President Bush is putting the finishing touches on his 2005 State of the Union Address.
The State of the Union is the president's big opportunity to lay out his agenda for the coming year.
Unlike his inaugural address, which was more philosophical in tone, the State of the Union will provide details of his plans and policies.
White House Spokesman Scott McClellan describes the difference this way.
"The inaugural focused on the great goals we are working to achieve and the ideals we should always strive for, advancing freedom at home and abroad, and the philosophy behind the president's vision,” said Mr. McClellan. “The State of the Union is a detailed blueprint for achieving the great goals and ideals the President outlined in his inaugural."
The foreign policy portion of the speech will hail the recent elections in Iraq, as well as those held recently in the Palestinian territories and late last year in Afghanistan.
A senior administration official, who spoke to reporters on the condition he would not be identified, said the president will explain why the United States remains so involved in Iraq and what must be done to help that country move forward. He said Mr. Bush will praise the work of U.S. troops in the region, as well as all those - military and civilian - fighting for freedom around the world.
The official said the president will also talk about new opportunities for peace between Palestinians and Israelis and why he is so optimistic about the future. He said Mr. Bush will stress his commitment to diplomacy as the best day to deal with Iran and North Korea. But he made clear the State of the Union will not include a list of countries of evil intent - the nations of long-lasting tyranny mentioned in the inaugural address.
Some Democrats in the U.S. Congress have been urging the president to use the speech to announce a timetable for the withdrawal of American troops from Iraq. But the White House makes clear that will not happen. Spokesman Scott McClellan says Mr. Bush will talk about the importance of standing with the Iraqi people.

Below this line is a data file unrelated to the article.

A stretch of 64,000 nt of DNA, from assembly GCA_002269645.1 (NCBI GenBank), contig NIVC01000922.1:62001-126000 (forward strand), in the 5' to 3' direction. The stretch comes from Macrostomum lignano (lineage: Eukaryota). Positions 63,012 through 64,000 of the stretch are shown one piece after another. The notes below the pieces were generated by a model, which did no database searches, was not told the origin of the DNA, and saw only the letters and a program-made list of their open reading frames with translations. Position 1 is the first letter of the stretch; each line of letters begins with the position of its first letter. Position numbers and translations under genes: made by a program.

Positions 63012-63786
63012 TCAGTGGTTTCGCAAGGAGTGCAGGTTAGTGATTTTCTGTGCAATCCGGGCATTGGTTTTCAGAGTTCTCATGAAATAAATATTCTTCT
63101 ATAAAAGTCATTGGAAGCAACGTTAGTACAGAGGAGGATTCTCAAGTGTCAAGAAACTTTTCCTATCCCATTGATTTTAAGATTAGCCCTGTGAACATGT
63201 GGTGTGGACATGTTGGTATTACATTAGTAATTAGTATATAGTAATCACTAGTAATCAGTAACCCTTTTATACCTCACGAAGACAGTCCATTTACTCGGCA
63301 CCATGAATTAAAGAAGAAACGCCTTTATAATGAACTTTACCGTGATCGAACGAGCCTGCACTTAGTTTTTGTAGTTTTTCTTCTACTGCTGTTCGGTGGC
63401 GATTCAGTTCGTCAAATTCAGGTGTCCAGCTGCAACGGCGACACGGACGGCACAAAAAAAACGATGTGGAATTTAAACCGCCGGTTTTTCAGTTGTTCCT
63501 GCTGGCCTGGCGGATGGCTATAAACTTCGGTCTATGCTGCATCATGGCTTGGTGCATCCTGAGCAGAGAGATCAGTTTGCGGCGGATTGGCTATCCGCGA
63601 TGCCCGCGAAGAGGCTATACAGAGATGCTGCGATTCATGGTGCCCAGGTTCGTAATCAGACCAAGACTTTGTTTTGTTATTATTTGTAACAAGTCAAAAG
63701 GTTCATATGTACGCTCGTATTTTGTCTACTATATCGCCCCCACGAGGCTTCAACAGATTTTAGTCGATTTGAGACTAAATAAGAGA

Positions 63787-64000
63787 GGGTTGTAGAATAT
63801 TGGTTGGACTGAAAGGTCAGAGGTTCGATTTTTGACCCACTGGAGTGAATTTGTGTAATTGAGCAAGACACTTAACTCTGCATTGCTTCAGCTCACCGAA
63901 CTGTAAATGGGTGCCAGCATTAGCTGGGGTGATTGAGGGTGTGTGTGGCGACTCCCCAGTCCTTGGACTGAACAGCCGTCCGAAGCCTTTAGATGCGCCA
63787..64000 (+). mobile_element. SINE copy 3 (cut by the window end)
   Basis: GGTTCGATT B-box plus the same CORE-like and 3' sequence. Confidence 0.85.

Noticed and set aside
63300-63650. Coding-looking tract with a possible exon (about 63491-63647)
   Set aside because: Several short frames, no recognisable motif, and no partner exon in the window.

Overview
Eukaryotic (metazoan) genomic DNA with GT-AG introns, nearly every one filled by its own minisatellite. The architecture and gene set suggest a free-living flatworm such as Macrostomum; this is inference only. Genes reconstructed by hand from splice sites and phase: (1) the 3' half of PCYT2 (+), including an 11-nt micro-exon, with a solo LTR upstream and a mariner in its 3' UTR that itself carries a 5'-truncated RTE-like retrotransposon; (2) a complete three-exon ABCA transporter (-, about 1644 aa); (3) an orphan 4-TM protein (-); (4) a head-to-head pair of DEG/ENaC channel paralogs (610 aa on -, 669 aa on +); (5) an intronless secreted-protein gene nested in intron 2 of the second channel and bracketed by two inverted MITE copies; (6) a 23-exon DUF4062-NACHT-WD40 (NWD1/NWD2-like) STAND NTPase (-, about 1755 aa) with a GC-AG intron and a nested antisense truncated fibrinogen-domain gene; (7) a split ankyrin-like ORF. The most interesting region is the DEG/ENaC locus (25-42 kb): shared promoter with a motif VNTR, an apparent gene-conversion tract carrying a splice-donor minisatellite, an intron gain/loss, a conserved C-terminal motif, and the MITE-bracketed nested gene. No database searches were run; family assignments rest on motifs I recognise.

“Now is the time to focus on how we can build upon the success of the elections and help the Iraqi people realize a brighter future, one that is built on democracy and freedom and peace and stability,” added Mr. McClellan.
It will be like two speeches in one - half on foreign affairs, and half on domestic policy. The domestic portion will lead the address, with the focus on the president's plans to reform the massive retirement program called Social Security.
This is the part of the speech that is likely to get the most attention in the United States. For Social Security is by far the largest government program of all with a special tax on earnings going to pay benefits to retirees.
Scott McClellan says the president will tell the American people that major changes are needed if Social Security is to serve future generations.
“That will be a very important part of his message to the American people,” he said. “It's time to shine a very clear light on the problems facing Social Security and then to talk about ways we can work together to strengthen it.”
U.S. presidents usually travel outside Washington for a day or two after the State of the Union to build public support for the initiatives included in the annual address. President Bush will be going to five states in all on Thursday and Friday to talk about one issue and one issue only , the fate of Social Security.